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For auld lang syne. January 25, 2011

Posted by ourfriendben in Uncategorized, wit and wisdom.
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Today, January 25th, is the 252nd birthday of the great Scottish poet Robert Burns (1759-1796). Fans of Burns often celebrate his birthday with a supper of traditional Scottish foods, including, of course, haggis (a mix of oatmeal, suet, onions, salt, pepper, mace, nutmeg, and sheeps’ guts, including the liver, lungs, and heart, stuffed into a sheep’s stomach and boiled), given Burns’s celebrated poem, “Address to a Haggis,” and served with neeps and tatties (boiled, mashed potatoes and rutabagas).

Don’t know “Address to a Haggis”? Oh. Well, maybe you know “My Love Is Like a Red, Red Rose” or that ultimate New Year’s ditty, “Olde Lang Syne.” Both were penned by Burns. But neither holds the place in our friend Ben’s heart reserved for two of Burns’s other poems, immortalized for me in the versions sung by Dougie MacLean on his “Indigenous” and “Tribute” CDs. One is “Ae Fond Kiss,” a song about doomed love, and the other is the stirring “For a’ That and a’ That,” one of the early paeans to human equality and liberty.

Robert Burns was an early supporter of the concept that ability, not heredity, makes the man. Since American history has been one long attempt to prove the truth of that, it’s not surprising that we keep Burns’s memory alive with annual birthday feasts and celebrations. Back in Burns’s native Scotland, Dougie MacLean continues to battle classist remnants in his homeland with his beautiful, haunting music to this day.

So raise a glass of Scotch (if you can stand it) or at least Drambuie (our friend Ben’s preference) to toast Scotland’s great proletariat poet on his 252nd birthday. And enjoy these beautiful poems/songs with me:

        Ae Fond Kiss

Ae fond kiss, and then we sever;

Ae farewell, alas, for ever!

Deep in heart-wrung tears I’ll pledge thee,

Warring sighs and groans I’ll wage thee!

Who shall say that Fortune grieves him

While the star of hope she leaves him?

Me, nae cheerfu’ twinkle lights me

Dark despair around benights me.

I’ll ne’er blame my partial fancy;

Naething could resist my Nancy;

But to see her was to love her,

Love but her, and love forever.

Had we never loved sae kindly,

Had we never loved sae blindly,

Never met—or never parted, 

We had ne’er been broken-hearted.

Fare thee weel, thou first and fairest!

Fare thee weel, thou best and dearest!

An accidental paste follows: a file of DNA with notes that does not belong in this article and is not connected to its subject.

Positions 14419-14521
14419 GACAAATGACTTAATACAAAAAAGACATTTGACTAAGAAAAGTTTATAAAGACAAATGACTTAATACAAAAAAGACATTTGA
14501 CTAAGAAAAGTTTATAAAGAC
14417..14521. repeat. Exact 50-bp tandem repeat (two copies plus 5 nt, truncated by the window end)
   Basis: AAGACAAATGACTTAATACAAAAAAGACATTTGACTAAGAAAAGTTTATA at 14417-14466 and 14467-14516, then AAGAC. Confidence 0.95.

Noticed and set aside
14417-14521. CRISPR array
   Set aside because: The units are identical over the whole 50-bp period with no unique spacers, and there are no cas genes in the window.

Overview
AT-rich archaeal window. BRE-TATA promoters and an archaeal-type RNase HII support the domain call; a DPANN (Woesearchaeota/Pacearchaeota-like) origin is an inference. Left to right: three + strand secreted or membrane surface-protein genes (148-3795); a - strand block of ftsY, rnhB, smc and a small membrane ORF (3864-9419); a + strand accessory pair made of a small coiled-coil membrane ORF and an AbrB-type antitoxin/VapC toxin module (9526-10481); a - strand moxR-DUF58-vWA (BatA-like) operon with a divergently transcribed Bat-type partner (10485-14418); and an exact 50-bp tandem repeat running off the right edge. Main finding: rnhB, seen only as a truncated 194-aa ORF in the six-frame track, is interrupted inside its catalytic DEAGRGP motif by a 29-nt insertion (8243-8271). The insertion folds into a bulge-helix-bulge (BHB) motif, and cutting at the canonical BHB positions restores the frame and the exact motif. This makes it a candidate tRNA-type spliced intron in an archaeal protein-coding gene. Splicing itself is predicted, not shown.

Thine be ilka joy and treasure,

Peace, enjoyment, love, and pleasure!

Ae fond kiss, and then we sever!

Ae farewell, alas, for ever!

Deep in heart-wrung tears I’ll pledge thee,

Warring sighs and groans I’ll wage thee!

Love’s labor lost is pretty easy to understand despite the Scottish dialect. But it gets a bit thick in “For a’That and a’That,” and you may find yourself adrift. Just bear in mind that the point Burns is making is that the free man, the able man, is worth more than gold and certainly worth more than foolish, prancing lords who’ve inherited their titles but not their ancestors’ greatness. (Let’s not forget that ability to lead was what got the original lords their titles back in the day.)

          For a’ That and a’ That

Is there, for honest poverty,

That hings his head, an’ a’ that?

The coward slave, we pass him by,

We dare be poor for a’ that!

For a’ that, an’ a’ that,

Our toils obscure, an’ a’ that;

The rank is but the guinea’s stamp,

The man’s the gowd for a’ that.

What tho’ on hamely fare we dine,

Wear hoddin-gray, an’ a’ that;

Gie fools their silks, and knaves their wine,

A man’s a man for a’ that.

For a’ that, an’ a’ that,

The tinsel show an’ a’ that;

The honest man, tho’  e’er sae poor,

Is king o’ men for a’ that.

Ye see yon birkie, ca’d a lord,

Wha’ struts an’ stares an’ a’ that;

Tho’ hundreds worship at his word,

He’s but a coof for a’ that:

For a’ that, an’ a’ that,

His riband, star, an’ a’ that,

The man o’ independent mind,

He looks and laughs at a’ that.

A prince can mak a belted knight,

A marquis, duke, an’ a’ that;

But an honest man’s aboon his might,

Guid faith he mauna fa’ that!

For a’ that, an’ a’ that,

Their dignities, an’ a’ that,

The pith o’ sense, an’ pride o’ worth,

Are higher rank than a’ that.

Then let us pray that come it may,

As come it will for a’ that,

That sense and worth, o’er a’ the earth,

May bear the gree, and a’ that.

For a’ that, an’ a’ that,

It’s coming yet, for a’ that,

That man to man, the warld o’er,

Shall brothers be for a’ that.

Sadly, WordPress always betrays me when I try to transcribe poems, separating the lines in each stanza and pushing the stanzas all together in a clump. I apologize! In “Ae Fond Kiss,” stanzas are four lines each; in “For a’ That and a’ That,” they’re eight lines. Sorry about that! Please share your own favorite Robert Burns poem with us. And happy birthday, Mr. Burns!